A Dec. 1 New York Times article, "Top Ranks of Women on Wall Street are Shrinking" tells tales of political infighting and the subprime mortgage crisis as catalysts for the ouster of Zoe Cruz from a high executive position at Morgan Stanley. Since she was Wall Street's best bet for a woman chief executive, it now seems there are no women with "a viable chance of becoming chief executive anytime soon." Are women back to square one, circa 1970, on Wall Street?
Landon Thomas Jr. says that industry insiders wonder if this high-powered executive's "status as a demanding woman in a male-dominated industry" may have tipped the scales against her. Of course her gender was part of it.
When I interviewed women and men who worked on Wall Street in the 1990s, I found that stereotyping profoundly influenced the way that women were treated. Like Zoe Cruz, some women were able to be successful, especially if they had powerful mentors. But women who moved up were increasingly held to double standards: expected to be tough, competitive, aggressive workaholics on one hand, and yet to be nice, nurturing, kind, and family-oriented because they were women. It is, of course, impossible for anyone to fulfill these expectations simultaneously. I found that women who had proven themselves and attained positions of power on Wall Street were often especially negatively regarded. These women faced expectations that they would behave in appropriately feminine ways, even though cultural ideas of femininity clashed with definitions of managerial competence in Wall Street's male-dominated culture. People have a difficult time accepting aggressive and dominant behavior from women, like speaking with a stern facial expression, making a lot of eye contact while speaking, or making verbal or non-verbal threats. At the same time, women on Wall Street had to exhibit these types of "masculine" personality traits and contradict expectations of femininity to prove their competence within Wall Street's culture.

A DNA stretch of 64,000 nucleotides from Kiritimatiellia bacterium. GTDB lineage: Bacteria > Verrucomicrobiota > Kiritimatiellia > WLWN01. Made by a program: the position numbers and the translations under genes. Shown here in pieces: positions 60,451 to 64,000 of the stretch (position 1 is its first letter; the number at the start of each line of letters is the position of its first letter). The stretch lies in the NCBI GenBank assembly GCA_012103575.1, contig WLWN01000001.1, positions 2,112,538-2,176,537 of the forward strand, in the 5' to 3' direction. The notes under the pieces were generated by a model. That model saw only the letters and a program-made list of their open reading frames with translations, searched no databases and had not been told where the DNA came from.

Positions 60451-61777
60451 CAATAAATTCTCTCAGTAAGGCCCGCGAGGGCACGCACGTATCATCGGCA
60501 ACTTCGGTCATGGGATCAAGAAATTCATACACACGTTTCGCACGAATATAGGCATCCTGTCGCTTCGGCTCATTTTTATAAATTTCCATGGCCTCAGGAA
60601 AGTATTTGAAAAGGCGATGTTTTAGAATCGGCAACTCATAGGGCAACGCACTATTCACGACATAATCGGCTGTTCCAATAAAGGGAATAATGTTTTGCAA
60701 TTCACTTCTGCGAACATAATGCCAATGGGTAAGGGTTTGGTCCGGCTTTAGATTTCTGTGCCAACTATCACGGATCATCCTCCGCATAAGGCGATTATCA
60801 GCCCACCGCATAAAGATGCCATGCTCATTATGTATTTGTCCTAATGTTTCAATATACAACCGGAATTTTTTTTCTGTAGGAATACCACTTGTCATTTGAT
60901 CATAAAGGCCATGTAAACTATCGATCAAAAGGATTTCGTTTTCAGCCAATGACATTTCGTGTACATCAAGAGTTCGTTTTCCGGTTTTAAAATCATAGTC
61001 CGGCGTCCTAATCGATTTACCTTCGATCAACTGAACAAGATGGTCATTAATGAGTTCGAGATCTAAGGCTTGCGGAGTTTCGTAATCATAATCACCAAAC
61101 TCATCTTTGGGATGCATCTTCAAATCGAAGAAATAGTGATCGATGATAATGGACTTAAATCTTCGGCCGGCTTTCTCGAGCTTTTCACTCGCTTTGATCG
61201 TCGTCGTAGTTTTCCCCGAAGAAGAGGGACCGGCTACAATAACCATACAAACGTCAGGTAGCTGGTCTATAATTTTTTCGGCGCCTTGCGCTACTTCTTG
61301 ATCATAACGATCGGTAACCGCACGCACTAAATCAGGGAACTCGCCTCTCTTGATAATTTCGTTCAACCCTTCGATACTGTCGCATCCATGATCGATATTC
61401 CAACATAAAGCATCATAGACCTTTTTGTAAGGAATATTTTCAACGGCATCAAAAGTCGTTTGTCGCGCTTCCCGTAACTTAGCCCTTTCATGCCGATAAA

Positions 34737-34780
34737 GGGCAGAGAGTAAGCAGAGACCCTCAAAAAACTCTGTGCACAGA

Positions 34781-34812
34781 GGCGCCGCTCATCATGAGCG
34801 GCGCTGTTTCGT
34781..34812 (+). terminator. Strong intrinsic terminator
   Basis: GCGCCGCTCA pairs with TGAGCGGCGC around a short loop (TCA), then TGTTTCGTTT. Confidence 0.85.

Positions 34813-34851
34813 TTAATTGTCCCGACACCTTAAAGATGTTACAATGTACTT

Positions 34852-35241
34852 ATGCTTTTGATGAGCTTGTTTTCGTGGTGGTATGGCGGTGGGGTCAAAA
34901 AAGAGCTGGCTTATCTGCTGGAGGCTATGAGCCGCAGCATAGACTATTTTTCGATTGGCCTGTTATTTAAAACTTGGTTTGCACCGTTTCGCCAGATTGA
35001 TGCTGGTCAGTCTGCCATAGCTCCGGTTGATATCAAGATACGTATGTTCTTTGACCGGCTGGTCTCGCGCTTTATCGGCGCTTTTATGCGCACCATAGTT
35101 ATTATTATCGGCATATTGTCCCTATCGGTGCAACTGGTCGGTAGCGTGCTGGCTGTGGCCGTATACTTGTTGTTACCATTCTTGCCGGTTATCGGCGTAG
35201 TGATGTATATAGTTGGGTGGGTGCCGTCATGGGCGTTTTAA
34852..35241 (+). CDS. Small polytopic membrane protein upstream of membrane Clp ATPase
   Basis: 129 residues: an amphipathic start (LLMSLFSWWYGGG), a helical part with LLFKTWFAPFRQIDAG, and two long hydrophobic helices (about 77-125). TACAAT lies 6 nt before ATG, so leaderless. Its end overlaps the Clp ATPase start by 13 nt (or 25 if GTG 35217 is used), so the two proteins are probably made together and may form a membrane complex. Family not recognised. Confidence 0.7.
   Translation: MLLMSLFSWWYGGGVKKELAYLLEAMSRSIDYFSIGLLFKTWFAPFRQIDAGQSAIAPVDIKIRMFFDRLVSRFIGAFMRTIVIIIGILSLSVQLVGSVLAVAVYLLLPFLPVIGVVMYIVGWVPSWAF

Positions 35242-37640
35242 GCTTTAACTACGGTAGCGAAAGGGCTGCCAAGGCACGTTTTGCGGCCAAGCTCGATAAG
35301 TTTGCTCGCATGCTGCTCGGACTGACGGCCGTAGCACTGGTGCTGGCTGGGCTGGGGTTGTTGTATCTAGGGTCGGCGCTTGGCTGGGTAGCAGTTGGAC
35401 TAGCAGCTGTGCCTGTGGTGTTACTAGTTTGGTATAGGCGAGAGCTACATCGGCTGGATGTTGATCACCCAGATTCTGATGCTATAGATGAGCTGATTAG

This created a double standard for their actions, made it difficult for them to wield authority in the workplace. One of the women I interviewed observed, "I'll talk firmly to an analyst and say, 'I need these numbers by this time. And you better proof it. And I want it right and formatted.' That will come back to me that I was being a 'bitch.' I'll get a call from the staffer that says, 'You can't talk like that.' Whereas a guy, my officemate, would say to some guy -- same guy -- 'You know, you're such an asshole. How can you be so stupid? Don't you know this is how you do this? And don't come back into my office until it's right.' And that doesn't warrant a phone call." Women in high positions receive more negative evaluations than men who exhibited similar behavior. When expectations for their behavior are so contradictory, how can women compete?
It's unfortunate, perhaps tragic, that industry insiders like Elaine La Roche are saying "I think in recent years the advances made by women in the 1990s have reversed." Things weren't so great for women in the 1990s, as my research shows, but there were some women making headway in this lucrative industry. Is retrenchment a sign of a general backlash against principles of gender equity in the Bush era (as denial of systematic gender inequity has escalated while statistics about it have been removed from government webpages)? Or is a sign of backlash against the lawsuits and settlements of the past decade?